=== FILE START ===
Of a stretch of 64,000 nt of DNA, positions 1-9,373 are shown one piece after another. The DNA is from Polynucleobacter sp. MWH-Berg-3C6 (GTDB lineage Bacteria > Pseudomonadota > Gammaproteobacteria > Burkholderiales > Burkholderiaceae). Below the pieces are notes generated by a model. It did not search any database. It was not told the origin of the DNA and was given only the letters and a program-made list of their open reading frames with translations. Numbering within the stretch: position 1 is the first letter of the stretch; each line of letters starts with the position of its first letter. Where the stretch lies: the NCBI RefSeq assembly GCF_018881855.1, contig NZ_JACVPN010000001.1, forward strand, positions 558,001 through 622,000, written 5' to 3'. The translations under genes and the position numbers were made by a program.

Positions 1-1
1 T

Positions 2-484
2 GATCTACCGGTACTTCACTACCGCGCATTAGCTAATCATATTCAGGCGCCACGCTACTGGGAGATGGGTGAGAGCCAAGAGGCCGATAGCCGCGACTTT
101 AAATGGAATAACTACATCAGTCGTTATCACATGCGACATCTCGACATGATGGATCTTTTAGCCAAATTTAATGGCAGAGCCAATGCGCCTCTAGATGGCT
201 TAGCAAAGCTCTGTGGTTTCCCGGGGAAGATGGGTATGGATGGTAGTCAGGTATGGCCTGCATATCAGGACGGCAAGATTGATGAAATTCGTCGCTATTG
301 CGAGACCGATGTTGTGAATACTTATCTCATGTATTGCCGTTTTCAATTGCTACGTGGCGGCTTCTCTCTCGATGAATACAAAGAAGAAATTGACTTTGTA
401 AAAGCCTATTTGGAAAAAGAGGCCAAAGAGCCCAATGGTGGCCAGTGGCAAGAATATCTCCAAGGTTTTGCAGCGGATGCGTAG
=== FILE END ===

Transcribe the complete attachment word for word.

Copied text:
Of a stretch of 64,000 nt of DNA, positions 1-9,373 are shown one piece after another. The DNA is from Polynucleobacter sp. MWH-Berg-3C6 (GTDB lineage Bacteria > Pseudomonadota > Gammaproteobacteria > Burkholderiales > Burkholderiaceae). Below the pieces are notes generated by a model. It did not search any database. It was not told the origin of the DNA and was given only the letters and a program-made list of their open reading frames with translations. Numbering within the stretch: position 1 is the first letter of the stretch; each line of letters starts with the position of its first letter. Where the stretch lies: the NCBI RefSeq assembly GCF_018881855.1, contig NZ_JACVPN010000001.1, forward strand, positions 558,001 through 622,000, written 5' to 3'. The translations under genes and the position numbers were made by a program.

Positions 1-1
1 T

Positions 2-484
2 GATCTACCGGTACTTCACTACCGCGCATTAGCTAATCATATTCAGGCGCCACGCTACTGGGAGATGGGTGAGAGCCAAGAGGCCGATAGCCGCGACTTT
101 AAATGGAATAACTACATCAGTCGTTATCACATGCGACATCTCGACATGATGGATCTTTTAGCCAAATTTAATGGCAGAGCCAATGCGCCTCTAGATGGCT
201 TAGCAAAGCTCTGTGGTTTCCCGGGGAAGATGGGTATGGATGGTAGTCAGGTATGGCCTGCATATCAGGACGGCAAGATTGATGAAATTCGTCGCTATTG
301 CGAGACCGATGTTGTGAATACTTATCTCATGTATTGCCGTTTTCAATTGCTACGTGGCGGCTTCTCTCTCGATGAATACAAAGAAGAAATTGACTTTGTA
401 AAAGCCTATTTGGAAAAAGAGGCCAAAGAGCCCAATGGTGGCCAGTGGCAAGAATATCTCCAAGGTTTTGCAGCGGATGCGTAG